Wednesday, 7 August 2019

Movie REVIEW: Ultraman R/B the Movie: Select! The Crystal of Bond


The annual team up movie is a tokusatsu staple no matter the franchise, and since the beginning of the New Generation Hero chapter in the Ultra Series it’s very much customary for the latest Ultra warrior to crossover with their closest predecessor. 2019 was the turn of Ultraman R/B, as the cast met with that of Ultraman Geed in Ultraman R/B the Movie: Select! The Crystal of Bond. As well as acting as an epilogue to R/B itself, this movie is the final piece in the Ultra Series to be released in the Heisei era - with Tsuburaya Productions off the Reiwa era in style a few months later with Ultraman Taiga.


It’s been a year since Ayaka City was last attacked by monsters, and in this newfound peace the Minato family have continued with their daily lives. Isami is working hard at university, while Asahi is flourishing at school as she studies to become a nurse one day. Meanwhile Ushio’s store is booming, and Mio has been selected as the temporary president of Aizen Tech. Everyone seems to have found their place except Katsumi, who struggles to find his place in a world that no longer needs Ultraman.

Katsumi visits his old school friend Toi, who despite once striving to become a games creator has since become withdrawn from the world. As it turns out there’s also another force manipulating Toi - Tregear, an evil Ultraman who manipulates his victims with the promise to fulfil their dreams. When his scheming brings Riku Asakura/Ultraman Geed to the Minato’s dimension, the three Ultramen team up to defeat Tregear and save Toi from the darkness.


Ultraman R/B was a show about family, and despite all its flaws that one aspect of the series remained consistently strong throughout both its story and characters. Select! The Crystal of Bond continues this, though it puts the focus squarely on Katsumi. Unlike the rest of the family his path has never been clear to him, and not only is the film about him finding that path but also he and his brother learning to go their separate ways to pursue their own dreams. Though it may have the backdrop of alien heroes and giant monsters it’s a very personal story, and one that will be thoroughly relatable to a lot of people. Meanwhile the portrayal of Toi emphasises the sense of despair and isolation that can come from such struggles, and in typical Ultraman fashion pushes through the darkness to turn it into something more hopeful.

And while the subject matter might feel all too real to some, the film is far from dour. Ultraman R/B’s more light-hearted approach led to some of its more memorable moments being the offbeat humorous ones, and the same can certainly be said here. If the in media res opening of Rosso sticking cartoonishly out of the top of a building aren’t enough to persuade you, then the sight of the Minato brothers and Riku accidentally attempting to transform in the same place certainly will. The sight of classic kanji like Bemstar and Gan Q is always a welcome one, as are the ever loveable Pigmon. So while it will undoubtedly hit viewers of a certain age on a personal level, there’s still plenty of fun to be had as a well as an ever present love for all things Ultra.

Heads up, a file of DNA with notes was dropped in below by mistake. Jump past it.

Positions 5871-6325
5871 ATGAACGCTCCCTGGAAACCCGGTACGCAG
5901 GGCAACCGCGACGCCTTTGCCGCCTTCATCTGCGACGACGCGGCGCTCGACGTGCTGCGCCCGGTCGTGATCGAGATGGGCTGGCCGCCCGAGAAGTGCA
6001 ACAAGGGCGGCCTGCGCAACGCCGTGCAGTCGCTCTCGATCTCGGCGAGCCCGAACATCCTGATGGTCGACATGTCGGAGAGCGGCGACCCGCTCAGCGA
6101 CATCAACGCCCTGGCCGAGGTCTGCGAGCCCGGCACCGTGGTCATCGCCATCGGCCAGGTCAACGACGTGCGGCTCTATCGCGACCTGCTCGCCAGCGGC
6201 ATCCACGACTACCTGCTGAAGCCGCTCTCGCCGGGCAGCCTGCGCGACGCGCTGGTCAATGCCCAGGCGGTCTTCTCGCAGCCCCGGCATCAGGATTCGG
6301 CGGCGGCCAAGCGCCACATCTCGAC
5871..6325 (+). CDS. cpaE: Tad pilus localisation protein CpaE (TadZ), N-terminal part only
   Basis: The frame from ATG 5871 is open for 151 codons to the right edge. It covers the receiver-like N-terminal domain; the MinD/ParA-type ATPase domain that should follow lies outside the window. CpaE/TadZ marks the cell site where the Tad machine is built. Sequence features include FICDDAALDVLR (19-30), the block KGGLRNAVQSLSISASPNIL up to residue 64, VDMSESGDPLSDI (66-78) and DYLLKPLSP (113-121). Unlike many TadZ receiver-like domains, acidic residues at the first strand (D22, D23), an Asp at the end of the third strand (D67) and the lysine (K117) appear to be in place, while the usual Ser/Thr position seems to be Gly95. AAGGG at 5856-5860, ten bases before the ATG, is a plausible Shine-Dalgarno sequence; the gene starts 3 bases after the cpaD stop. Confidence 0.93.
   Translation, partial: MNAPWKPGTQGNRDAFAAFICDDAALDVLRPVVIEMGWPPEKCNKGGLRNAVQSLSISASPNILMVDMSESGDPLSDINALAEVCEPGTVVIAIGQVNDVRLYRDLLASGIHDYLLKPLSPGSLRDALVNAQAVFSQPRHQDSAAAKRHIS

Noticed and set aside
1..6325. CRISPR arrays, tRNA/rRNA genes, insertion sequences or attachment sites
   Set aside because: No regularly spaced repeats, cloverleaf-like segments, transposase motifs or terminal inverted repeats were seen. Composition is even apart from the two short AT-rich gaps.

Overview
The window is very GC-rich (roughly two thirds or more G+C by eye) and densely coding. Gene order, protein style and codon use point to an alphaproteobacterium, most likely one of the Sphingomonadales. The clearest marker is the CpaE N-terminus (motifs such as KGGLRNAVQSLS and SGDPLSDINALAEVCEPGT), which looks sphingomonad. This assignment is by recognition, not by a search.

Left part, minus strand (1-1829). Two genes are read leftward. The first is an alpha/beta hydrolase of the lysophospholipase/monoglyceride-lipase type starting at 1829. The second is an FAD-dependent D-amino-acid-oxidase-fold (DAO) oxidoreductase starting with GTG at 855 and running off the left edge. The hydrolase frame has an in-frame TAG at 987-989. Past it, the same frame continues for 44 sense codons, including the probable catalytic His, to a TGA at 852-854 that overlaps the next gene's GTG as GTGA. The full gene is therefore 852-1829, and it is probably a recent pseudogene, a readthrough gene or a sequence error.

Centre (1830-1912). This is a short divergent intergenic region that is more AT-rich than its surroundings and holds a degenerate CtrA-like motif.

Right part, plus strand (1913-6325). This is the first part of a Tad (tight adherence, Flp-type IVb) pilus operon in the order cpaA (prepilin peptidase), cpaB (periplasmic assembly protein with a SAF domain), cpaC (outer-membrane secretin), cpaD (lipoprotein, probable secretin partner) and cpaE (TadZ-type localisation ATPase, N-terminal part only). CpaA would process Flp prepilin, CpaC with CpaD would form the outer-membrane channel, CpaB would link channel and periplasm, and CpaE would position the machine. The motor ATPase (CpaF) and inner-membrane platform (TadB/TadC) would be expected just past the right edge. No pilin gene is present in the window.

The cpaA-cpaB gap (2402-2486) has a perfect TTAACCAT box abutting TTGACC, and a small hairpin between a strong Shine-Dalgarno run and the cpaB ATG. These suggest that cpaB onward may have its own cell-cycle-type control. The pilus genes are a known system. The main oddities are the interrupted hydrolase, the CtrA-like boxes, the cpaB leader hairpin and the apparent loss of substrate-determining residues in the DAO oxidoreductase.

But for many people the main draw of the film is going to be the introduction of Ultrawoman Grigio, as Asahi finally joins her brothers in the Ultra ranks. As the first female Ultra warrior to appear in well over a decade her addition was long overdue, and with Asahi undoubtedly being the heart and soul of Ultraman R/B it couldn’t have happened to a more deserving character. That said Grigio’s arrival comes at a strange point in the story, since Asahi’s character development is mostly complete by this stage which leaves her without a properly defined arc here. There’s a touching little scene she shares with Riku where they reflect upon their births and “families”, but her actual ascension to Ultra status is just an end-cap to her friendship with Saki.

Grigio’s debut could (and arguably should) have been the focus of the film but sadly her screen time is criminally minimal, not to mention anywhere near as effective or empowering as it should have been. Asahi taking up Saki’s Gyro and proclaiming protecting shouldn’t defined by gender is a great moment, her then proceeding to mostly make cutesy poses and be the team healer is less so. Not that there’s anything especially wrong with either of those things, but as such a big moment (not just for the movie but the Ultra Series in general) it would have been nice to see Grigio have her own solo moment to shine.